“Whenever somebody loses something that they love, they’re going to cry, I would think,” Tate said. “You like losing? I don’t think anybody does.

“Whenever I lose, I take it to heart.”

Tate’s personality has won over his teammates. Many have mentioned how he talks to players on all three units — offense, defense and special teams. None seem envious of his success.

“If guys are on the ground he’s like, ‘Help pick ’em up, let’s go.’ He motivates everybody on the team,” center Nathan Eldridge said. “That pushes us. And then once he gets rolling, we’re rolling, and it’s hard to stop us.”

Several UA players have shown their support by voting for Tate in ESPN’s Nissan Heisman House contest. That means as much to Tate – perhaps even more – than getting votes from ESPN’s panel of experts.

Asked about the players backing Tate, UA quarterbacks coach Rod Smith said: “Tells you a lot about the kid, don’t it? Your team will never lie to you. They gravitate to the player. They gravitate to the person.”

Extra points

  • Is there any animosity between Arizona and Oregon because of the handful of UA commits who ended up in Eugene? “No, not really,” Rodriguez said. “You’re not happy that it happened. You’re particularly not happy because you see them and they’re playing for them. I guess we were recruiting the right guys.”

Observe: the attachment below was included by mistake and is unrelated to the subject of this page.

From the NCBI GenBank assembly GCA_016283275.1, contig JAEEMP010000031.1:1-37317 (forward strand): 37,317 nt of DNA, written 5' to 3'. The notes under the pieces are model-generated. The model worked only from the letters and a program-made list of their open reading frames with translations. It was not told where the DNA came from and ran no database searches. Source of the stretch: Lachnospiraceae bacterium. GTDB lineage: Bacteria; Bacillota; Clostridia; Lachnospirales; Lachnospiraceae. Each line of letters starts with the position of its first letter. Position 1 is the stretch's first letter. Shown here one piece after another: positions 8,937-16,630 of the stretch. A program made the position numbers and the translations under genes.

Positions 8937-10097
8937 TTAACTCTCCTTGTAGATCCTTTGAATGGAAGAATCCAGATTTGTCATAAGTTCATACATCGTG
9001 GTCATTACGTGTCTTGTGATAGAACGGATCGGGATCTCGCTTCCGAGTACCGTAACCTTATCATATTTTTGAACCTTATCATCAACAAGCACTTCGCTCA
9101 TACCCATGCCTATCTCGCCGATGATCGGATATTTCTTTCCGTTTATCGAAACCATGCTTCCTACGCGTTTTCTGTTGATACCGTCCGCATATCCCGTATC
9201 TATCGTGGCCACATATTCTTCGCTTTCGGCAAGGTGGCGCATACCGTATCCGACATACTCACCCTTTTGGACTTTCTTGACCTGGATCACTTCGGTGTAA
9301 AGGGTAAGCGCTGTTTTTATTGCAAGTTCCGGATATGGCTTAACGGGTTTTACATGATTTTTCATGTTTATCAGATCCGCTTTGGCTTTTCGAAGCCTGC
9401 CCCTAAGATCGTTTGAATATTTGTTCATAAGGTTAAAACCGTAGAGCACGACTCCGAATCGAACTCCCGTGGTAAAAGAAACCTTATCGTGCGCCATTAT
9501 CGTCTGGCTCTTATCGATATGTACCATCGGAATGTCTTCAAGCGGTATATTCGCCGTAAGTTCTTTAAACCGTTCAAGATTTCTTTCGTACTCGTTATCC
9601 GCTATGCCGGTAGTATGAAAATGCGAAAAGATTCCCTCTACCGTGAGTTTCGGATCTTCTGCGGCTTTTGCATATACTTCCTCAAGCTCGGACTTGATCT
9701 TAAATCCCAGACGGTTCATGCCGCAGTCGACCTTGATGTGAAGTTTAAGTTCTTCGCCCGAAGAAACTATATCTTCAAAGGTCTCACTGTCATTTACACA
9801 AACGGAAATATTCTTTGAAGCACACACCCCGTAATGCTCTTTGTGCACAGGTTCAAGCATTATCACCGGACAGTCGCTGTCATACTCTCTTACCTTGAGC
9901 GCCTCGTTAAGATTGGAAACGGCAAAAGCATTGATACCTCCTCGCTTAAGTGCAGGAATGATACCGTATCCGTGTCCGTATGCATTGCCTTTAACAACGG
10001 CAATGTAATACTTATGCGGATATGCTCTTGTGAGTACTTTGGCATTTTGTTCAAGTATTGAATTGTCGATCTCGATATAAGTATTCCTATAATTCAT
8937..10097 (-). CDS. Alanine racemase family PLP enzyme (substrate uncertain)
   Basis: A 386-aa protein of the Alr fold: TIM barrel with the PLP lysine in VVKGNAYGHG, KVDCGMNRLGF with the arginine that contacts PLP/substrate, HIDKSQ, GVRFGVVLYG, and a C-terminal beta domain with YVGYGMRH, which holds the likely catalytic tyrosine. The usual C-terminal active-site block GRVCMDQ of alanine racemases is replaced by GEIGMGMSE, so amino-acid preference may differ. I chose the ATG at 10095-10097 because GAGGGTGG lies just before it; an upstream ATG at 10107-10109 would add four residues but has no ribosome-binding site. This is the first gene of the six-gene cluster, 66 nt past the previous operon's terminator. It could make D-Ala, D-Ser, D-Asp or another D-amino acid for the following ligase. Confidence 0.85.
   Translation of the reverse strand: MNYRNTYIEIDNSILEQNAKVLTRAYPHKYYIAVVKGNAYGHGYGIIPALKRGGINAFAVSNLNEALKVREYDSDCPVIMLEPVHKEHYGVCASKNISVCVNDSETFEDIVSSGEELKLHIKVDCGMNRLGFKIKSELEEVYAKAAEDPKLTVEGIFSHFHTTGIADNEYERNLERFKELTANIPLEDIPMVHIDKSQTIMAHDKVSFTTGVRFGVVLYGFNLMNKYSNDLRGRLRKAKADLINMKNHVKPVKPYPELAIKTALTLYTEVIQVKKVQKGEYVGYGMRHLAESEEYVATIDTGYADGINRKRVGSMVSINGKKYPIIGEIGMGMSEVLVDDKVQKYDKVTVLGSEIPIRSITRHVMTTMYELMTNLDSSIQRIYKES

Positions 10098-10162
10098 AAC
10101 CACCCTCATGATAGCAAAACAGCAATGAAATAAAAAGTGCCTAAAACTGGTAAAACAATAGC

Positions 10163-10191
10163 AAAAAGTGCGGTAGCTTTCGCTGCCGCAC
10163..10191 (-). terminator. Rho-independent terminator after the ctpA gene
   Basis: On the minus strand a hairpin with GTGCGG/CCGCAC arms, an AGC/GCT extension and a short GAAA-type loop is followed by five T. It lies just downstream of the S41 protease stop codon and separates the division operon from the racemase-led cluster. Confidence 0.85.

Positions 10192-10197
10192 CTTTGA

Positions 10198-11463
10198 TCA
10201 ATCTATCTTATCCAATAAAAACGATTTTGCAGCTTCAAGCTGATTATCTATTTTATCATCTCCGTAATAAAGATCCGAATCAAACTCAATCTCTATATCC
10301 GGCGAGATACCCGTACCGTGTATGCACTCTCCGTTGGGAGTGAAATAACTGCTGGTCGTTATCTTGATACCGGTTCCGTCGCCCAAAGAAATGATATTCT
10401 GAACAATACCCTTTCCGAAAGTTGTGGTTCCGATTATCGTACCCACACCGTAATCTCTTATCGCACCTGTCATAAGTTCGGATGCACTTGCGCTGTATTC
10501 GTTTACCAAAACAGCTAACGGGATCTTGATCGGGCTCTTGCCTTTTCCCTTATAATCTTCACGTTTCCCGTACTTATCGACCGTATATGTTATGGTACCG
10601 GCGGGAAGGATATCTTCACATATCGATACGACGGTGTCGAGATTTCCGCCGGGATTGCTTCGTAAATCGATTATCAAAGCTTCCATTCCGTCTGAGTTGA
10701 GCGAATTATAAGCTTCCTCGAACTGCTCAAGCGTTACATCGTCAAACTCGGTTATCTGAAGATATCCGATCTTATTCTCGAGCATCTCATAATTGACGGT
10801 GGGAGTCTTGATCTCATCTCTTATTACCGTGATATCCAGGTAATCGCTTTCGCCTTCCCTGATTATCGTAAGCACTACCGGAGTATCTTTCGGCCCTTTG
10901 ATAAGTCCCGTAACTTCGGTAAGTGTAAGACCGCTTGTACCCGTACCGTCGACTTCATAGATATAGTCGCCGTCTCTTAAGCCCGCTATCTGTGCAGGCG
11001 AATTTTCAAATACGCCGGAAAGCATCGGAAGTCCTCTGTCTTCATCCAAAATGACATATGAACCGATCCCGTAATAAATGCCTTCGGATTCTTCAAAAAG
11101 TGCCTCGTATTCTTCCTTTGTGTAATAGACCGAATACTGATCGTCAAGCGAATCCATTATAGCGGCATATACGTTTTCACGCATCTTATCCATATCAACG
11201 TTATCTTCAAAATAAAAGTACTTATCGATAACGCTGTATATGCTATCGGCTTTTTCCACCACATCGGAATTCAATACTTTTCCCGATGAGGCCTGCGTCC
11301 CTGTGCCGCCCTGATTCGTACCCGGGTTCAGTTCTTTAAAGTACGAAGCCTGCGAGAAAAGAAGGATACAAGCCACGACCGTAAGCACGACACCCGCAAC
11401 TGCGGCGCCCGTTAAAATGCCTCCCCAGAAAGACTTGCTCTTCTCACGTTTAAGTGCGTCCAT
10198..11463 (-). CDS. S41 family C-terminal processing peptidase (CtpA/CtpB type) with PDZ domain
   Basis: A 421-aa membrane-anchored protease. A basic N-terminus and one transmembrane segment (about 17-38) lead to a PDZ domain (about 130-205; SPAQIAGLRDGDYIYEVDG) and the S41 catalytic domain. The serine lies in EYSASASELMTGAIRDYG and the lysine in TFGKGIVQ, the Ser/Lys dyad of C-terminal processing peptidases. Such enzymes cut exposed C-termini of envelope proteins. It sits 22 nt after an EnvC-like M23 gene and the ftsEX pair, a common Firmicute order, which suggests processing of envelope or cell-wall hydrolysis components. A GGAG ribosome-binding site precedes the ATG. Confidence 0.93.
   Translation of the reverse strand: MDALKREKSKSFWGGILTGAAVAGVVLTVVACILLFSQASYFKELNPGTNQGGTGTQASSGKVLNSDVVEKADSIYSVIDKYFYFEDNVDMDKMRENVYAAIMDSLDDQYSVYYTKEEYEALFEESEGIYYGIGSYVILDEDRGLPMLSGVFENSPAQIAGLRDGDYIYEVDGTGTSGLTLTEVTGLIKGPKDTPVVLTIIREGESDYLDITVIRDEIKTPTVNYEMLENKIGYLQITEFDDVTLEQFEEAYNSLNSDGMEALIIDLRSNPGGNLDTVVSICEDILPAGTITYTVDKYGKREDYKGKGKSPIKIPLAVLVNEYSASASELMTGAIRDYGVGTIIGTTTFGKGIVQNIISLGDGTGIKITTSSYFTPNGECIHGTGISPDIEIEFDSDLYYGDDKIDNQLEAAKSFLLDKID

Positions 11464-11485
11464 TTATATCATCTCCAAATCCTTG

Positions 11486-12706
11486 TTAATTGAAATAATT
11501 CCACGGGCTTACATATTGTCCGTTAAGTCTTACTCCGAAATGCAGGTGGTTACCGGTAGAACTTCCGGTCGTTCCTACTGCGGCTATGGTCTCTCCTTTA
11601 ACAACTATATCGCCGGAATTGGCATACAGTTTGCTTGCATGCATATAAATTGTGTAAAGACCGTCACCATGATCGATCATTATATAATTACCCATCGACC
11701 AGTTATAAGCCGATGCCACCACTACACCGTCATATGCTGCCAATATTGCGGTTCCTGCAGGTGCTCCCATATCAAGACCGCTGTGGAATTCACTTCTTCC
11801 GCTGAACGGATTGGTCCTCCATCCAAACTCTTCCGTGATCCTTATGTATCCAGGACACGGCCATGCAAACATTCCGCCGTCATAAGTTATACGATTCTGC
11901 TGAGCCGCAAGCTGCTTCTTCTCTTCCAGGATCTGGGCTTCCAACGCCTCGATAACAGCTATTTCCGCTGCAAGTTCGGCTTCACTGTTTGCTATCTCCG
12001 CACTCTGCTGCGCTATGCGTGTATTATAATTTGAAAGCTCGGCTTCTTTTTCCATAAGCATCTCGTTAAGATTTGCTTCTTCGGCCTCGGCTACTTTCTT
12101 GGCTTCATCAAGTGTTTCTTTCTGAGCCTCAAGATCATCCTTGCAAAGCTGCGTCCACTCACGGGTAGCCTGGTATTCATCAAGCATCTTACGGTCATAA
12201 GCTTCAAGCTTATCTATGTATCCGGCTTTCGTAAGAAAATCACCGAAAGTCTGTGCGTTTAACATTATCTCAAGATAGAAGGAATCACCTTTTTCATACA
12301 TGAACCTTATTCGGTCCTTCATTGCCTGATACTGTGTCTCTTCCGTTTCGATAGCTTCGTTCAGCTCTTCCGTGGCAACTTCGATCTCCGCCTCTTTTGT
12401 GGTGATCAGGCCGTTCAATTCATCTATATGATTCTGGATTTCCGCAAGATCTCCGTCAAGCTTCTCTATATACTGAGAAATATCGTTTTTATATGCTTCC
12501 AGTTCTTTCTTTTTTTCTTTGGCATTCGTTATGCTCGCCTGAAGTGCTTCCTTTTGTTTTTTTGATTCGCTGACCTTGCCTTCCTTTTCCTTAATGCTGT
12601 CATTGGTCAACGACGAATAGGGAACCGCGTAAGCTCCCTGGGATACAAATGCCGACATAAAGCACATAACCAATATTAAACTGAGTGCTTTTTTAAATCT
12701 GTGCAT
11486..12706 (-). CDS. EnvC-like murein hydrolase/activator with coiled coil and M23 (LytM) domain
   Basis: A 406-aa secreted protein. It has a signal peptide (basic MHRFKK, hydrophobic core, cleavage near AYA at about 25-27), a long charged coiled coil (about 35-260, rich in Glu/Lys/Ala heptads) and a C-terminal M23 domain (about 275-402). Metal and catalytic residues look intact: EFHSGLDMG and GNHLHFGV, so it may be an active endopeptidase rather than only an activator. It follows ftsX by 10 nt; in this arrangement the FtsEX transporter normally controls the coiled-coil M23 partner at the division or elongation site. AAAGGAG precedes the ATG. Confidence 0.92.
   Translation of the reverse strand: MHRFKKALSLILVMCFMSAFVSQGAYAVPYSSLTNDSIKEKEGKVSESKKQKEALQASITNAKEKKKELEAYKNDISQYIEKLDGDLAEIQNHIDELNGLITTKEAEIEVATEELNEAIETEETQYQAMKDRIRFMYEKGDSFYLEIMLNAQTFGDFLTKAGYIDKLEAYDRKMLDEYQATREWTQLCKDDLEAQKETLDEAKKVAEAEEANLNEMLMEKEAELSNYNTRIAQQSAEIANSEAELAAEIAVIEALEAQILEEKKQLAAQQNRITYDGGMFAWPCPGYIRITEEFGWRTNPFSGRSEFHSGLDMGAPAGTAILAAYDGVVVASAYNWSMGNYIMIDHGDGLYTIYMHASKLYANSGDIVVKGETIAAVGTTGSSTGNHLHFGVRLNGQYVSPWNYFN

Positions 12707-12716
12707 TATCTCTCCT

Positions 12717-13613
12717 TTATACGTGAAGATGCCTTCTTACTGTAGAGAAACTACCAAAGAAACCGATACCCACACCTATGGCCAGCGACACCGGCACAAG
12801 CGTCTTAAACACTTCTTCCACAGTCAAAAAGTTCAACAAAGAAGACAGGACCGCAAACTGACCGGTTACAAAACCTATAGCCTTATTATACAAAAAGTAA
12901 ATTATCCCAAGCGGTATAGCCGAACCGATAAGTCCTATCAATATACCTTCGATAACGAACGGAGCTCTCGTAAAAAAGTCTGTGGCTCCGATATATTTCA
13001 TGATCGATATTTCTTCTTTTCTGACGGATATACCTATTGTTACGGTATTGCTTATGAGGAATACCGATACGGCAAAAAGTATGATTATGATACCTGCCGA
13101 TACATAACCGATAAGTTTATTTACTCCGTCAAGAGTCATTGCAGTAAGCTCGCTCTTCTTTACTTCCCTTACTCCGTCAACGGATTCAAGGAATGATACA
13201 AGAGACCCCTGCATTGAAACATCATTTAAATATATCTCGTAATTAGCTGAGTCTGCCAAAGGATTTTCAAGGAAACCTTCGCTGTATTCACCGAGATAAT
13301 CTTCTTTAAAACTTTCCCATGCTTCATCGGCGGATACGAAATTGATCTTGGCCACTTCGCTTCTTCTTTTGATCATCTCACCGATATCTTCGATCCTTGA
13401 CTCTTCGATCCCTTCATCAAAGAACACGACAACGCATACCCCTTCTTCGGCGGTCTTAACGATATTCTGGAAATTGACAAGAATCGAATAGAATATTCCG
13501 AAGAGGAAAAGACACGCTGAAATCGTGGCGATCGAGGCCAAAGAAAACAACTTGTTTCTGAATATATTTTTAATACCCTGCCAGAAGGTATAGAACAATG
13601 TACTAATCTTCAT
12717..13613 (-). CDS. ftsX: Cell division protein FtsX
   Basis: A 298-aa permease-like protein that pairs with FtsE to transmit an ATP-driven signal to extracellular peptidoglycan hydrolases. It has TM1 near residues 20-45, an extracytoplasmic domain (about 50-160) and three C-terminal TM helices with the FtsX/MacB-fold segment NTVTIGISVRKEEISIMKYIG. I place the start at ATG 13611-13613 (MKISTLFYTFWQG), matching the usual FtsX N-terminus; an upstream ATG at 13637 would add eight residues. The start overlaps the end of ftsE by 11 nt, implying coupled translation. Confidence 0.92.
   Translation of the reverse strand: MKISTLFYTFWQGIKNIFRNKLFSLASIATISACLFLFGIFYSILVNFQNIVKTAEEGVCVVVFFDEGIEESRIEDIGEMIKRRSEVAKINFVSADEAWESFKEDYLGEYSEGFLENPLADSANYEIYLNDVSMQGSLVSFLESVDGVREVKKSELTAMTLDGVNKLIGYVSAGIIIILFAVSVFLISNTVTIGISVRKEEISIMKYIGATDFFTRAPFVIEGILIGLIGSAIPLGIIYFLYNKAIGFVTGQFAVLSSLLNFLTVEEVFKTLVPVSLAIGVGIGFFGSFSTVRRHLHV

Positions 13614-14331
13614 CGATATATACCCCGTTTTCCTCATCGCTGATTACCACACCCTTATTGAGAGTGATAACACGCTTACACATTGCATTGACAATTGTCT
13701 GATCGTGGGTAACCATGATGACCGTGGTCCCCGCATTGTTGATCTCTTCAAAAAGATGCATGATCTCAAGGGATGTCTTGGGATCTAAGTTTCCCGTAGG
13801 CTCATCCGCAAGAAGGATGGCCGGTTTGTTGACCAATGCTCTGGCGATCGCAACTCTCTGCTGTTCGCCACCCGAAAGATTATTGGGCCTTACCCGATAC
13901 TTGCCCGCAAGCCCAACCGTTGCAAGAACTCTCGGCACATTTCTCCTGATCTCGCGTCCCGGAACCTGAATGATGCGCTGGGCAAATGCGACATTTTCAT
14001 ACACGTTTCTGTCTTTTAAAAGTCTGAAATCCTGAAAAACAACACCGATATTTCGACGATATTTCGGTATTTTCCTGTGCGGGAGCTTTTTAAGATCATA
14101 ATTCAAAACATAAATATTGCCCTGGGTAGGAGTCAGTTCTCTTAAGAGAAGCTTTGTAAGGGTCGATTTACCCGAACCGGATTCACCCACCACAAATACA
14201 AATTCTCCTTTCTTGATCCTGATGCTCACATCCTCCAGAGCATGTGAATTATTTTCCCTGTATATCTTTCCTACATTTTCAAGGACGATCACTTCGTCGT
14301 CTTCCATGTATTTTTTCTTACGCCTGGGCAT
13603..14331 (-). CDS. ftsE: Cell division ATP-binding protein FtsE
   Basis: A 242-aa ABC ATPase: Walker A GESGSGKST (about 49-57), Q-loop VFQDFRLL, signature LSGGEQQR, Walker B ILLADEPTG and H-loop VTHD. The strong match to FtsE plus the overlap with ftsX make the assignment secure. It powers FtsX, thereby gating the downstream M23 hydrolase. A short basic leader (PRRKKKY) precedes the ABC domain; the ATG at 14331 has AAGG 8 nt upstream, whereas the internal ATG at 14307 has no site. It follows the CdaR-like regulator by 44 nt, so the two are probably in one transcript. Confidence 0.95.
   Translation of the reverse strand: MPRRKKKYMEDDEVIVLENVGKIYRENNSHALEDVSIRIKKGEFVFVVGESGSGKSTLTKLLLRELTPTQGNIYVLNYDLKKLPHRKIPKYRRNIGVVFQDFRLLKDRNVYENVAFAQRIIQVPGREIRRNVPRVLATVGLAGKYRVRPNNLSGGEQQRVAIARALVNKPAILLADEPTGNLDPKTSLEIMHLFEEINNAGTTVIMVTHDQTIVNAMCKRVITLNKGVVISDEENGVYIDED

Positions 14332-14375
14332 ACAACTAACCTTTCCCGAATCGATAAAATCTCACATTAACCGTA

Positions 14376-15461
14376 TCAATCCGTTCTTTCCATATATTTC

• Rodriguez on his relationship with Oregon coach Willie Taggart. “I don’t know him that well. I’ve met him a few times. We’ve met at the Pac-12 meetings. I think he’s done an outstanding job.”
  • Linebackers coach Scott Boone said freshman Anthony Pandy has “a really high upside.” Pandy is the backup “Will” and plays stand-up defensive end in the dime. He’s still learning the intricacies of inside linebacker.
  • Transfer Dereck Boles has been Arizona’s best defensive tackle. Rodriguez says Boles will be even better with an offseason in the weight program. “I expect a huge year from him next year,” Rodriguez said.
  • Rodriguez on first-year coordinator Jim Leavitt and the Oregon defense: “He’s done a great job everywhere he’s been. They’re sound fundamentally. They’re athletic. They’re long. And they’re playing really hard.” The Ducks rank fourth in the Pac-12 in total defense and second in run defense.
  • The Arizona offense has been working with crowd noise piped into the practice field all week. Rodriguez anticipates Autzen Stadium will be the loudest venue the Wildcats have played in this season. Arizona uses a lot of nonverbal communication anyway, but Rodriguez said “we’ve gotta have some answers” if players can’t hear Tate’s checks.
  • Three pro scouts attended practice Wednesday, including one from the Baltimore Ravens.


Michael is an award-winning journalist who has been covering sports professionally since the early '90s. He started at the Star in 2015 after spending 15 years at The Orange County Register. Michael is a graduate of Northwestern University.